race to the bottom

You No Longer Need A College Degree To Teach In Arizona

In response to the teacher shortage, and pressure from the right, Arizona's governor signs legislation that allows people to begin teaching before they earn their bachelor's degree.

A Texas teacher was immediately removed after video surfaced on social media that showed him admitti...

Teacher certification requirements vary from state to state as much as teacher salaries, in response to issues like staffing needs and local politics. There are often ways for a person to pursue teaching certification designed to bring non-education majors and career changers into the profession. But states typically require teachers to have completed a bachelor's degree before they take charge of a classroom.

In Arizona, however, that baseline requirement has just changed.

On July 5, Governor Doug Ducey signed S.B. 1159, which allows for the hiring of teachers who have not yet earned a bachelor's degree. Teachers will only have to prove that they are enrolled in college to qualify for a teaching position. The bill also facilitates the renewal of licenses for teachers whose licenses have expired.

"S.B. 1159 will ensure that more Arizonans have the opportunity to pursue a career in education and help get our kids caught up," said Ducey in a press release from the office of the governor.

The legislation is designed to help Arizona tackle the long-term issue of its teacher shortage, which Ducey has previously attempted to address via different means. The Arizona Teachers Academy program, which began in 2017, allows students who commit to teaching in Arizona's public schools to graduate college debt free, and the 20x2020 plan brought teacher salaries up by 20% between 2018 and 2020.

In 2018, Arizona elementary teachers ranked 49th in earnings in comparison to other states' averages, and high school teachers ranked 48th. It should be noted, however, that salaries varied widely between school districts.

Despite these measures, Arizona is still struggling to staff its schools. 2022 marks the sixth year of the state's teacher shortage, with 26% of positions unfilled, and half of filled positions already held by teachers who don't meet the state's certification requirements. Fast-track or emergency certification programs allow people who lack master's degrees, degrees in education, or subject-area college credits to teach. With a few exceptions, such as career and technical education positions, such programs have always required a college degree — until now.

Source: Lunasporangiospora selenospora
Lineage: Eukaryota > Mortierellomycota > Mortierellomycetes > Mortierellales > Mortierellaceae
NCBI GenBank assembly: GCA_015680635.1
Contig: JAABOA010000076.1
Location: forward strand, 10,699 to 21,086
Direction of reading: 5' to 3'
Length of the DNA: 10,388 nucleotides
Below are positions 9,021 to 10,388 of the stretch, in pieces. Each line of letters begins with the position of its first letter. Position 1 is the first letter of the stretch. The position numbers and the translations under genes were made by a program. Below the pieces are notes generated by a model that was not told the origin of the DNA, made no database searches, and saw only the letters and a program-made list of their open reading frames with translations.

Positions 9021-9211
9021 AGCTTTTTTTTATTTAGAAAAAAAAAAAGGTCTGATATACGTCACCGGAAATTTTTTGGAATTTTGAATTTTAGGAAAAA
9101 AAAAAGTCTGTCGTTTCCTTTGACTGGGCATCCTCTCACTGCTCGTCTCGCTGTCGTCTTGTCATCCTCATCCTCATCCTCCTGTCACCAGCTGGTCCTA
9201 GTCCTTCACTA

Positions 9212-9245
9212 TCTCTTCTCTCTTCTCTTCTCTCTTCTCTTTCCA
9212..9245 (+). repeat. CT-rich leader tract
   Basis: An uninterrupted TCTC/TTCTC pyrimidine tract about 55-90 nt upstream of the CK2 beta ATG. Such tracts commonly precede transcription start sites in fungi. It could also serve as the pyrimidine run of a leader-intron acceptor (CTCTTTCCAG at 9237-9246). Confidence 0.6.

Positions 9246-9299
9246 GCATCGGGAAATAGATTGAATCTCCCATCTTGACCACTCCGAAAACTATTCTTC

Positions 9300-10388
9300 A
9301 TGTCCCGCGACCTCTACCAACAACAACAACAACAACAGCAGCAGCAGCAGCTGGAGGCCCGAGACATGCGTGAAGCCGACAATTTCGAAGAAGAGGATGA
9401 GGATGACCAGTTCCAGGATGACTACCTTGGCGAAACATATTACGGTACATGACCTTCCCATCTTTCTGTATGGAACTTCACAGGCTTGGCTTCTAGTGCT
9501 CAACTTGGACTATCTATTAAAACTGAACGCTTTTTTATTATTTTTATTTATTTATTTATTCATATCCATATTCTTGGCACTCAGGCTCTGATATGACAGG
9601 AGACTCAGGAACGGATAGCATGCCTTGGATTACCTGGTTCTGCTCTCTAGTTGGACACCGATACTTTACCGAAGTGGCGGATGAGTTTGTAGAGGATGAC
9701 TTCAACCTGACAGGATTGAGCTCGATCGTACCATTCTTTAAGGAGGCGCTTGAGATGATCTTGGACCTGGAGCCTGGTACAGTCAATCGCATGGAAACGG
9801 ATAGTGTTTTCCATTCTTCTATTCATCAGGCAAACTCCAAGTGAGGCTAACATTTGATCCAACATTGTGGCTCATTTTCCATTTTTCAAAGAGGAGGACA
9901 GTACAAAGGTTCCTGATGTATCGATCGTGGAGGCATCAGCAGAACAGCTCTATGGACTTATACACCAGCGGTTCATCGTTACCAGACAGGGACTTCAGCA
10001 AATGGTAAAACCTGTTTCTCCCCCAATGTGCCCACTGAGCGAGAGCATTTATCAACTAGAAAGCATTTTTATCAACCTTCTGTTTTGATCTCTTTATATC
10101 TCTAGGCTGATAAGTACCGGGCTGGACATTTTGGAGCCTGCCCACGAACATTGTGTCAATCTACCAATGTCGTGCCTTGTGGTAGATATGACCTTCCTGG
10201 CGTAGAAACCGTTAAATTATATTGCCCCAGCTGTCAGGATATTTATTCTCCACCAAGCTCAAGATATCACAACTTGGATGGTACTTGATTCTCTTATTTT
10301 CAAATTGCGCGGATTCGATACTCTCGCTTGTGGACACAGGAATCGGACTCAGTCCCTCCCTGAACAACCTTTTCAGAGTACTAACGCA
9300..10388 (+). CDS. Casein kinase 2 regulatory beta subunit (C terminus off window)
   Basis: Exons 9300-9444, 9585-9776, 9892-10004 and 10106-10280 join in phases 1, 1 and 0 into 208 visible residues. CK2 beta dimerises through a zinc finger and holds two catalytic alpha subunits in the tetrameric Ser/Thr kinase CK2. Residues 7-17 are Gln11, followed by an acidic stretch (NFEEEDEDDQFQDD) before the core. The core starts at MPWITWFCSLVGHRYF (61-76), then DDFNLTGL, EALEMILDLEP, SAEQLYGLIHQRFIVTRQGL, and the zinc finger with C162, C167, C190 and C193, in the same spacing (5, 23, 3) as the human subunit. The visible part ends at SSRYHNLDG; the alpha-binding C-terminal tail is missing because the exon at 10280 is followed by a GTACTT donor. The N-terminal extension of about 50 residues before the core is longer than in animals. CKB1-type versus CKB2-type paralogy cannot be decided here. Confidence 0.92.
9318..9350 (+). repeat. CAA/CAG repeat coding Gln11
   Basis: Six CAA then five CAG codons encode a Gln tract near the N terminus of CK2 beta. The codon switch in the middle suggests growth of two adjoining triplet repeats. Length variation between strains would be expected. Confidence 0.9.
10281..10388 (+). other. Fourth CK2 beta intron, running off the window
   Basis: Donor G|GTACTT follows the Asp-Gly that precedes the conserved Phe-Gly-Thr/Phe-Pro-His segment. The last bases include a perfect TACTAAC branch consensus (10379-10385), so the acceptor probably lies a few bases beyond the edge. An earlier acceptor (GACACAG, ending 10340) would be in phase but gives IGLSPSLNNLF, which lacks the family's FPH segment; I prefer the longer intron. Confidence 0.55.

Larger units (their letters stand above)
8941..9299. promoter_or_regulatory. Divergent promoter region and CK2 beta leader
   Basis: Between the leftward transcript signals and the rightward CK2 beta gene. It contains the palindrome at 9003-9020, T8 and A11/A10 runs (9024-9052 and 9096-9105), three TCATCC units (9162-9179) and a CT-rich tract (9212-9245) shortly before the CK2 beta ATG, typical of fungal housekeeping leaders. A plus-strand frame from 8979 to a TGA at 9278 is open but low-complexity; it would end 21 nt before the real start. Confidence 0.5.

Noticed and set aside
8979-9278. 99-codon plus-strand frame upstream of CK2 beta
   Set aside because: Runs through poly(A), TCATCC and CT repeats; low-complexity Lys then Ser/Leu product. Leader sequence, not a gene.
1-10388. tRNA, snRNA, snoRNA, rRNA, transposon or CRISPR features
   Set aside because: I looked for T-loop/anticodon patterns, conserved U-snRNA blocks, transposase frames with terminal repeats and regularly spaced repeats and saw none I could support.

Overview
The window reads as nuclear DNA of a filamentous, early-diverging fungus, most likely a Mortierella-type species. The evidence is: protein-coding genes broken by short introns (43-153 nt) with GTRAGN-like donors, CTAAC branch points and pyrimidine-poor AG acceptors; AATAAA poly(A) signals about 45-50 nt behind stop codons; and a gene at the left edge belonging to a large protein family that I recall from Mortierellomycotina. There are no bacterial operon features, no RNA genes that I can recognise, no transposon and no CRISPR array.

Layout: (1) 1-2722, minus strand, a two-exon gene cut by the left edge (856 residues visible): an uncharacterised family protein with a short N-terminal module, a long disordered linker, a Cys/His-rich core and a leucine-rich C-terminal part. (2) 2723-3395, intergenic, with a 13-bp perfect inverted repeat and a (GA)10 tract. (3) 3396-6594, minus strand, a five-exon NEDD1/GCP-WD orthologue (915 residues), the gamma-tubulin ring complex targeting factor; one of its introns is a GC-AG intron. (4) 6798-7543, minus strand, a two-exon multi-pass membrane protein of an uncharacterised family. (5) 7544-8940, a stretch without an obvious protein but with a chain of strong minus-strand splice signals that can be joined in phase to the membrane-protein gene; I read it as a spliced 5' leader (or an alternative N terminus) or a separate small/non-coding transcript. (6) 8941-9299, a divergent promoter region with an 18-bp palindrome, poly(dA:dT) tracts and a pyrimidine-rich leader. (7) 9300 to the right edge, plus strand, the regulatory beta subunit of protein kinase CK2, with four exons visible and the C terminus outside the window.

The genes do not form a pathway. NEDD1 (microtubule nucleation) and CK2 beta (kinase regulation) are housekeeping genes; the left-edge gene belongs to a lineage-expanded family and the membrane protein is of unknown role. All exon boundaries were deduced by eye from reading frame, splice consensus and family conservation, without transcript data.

The Arizona Education Association opposed S.B. 1159.

"You have to have some experience. It’s going to allow people to do on-the-job training, and that’s where it’s scary," said Marisol Garcia, the organization's president.

State Representative Kelli Butler (D), in explaining her no vote to the House education committee, said, "We know that there is a teacher shortage because we have made the job of teaching nearly impossible in Arizona. They do not make enough money. The class sizes are huge."

Like the massive expansion of the state's school voucher program that Governor Ducey signed into law last week, creating the nation's largest such program, support for S.B. 1159 ran along party lines.

Republican enthusiasm for the bill is tangled up in conservatives' "anti-CRT" or "anti-woke" agenda, which blames schools of education, and higher education in general, for serving as gatekeepers and churning out teachers who dominate public education with their radical, anti-racist agenda.

The watering down of teacher certification requirements is generally supported by advocates of privatization and opponents of teachers' unions. Politico reported in February that the conservative American Legislative Exchange Council had made loosening requirements through alternative teacher certification methods one of its priorities in education policy, alongside promoting school choice programs like Arizona's voucher law and limiting what teachers can say about topics such as racism.

"Government regulations surrounding the teacher certification process can impose undue burdens on teachers and can subsequently limit the pool of qualified professionals in the field," wrote ALEC officials. "Alternative credentialing can break down these regulatory burdens, making it easier to hire and retain more teachers."

While everyone agrees that the teacher shortage presents an urgent need, there is an ideological divide in who we want filling these positions and how to maintain the pipeline. It seems significant, however, that whether it's via low salaries, poor working conditions, or lowering the bar for certification, conservatives seem determined to keep the most educated candidates away from the profession charged with teaching our children.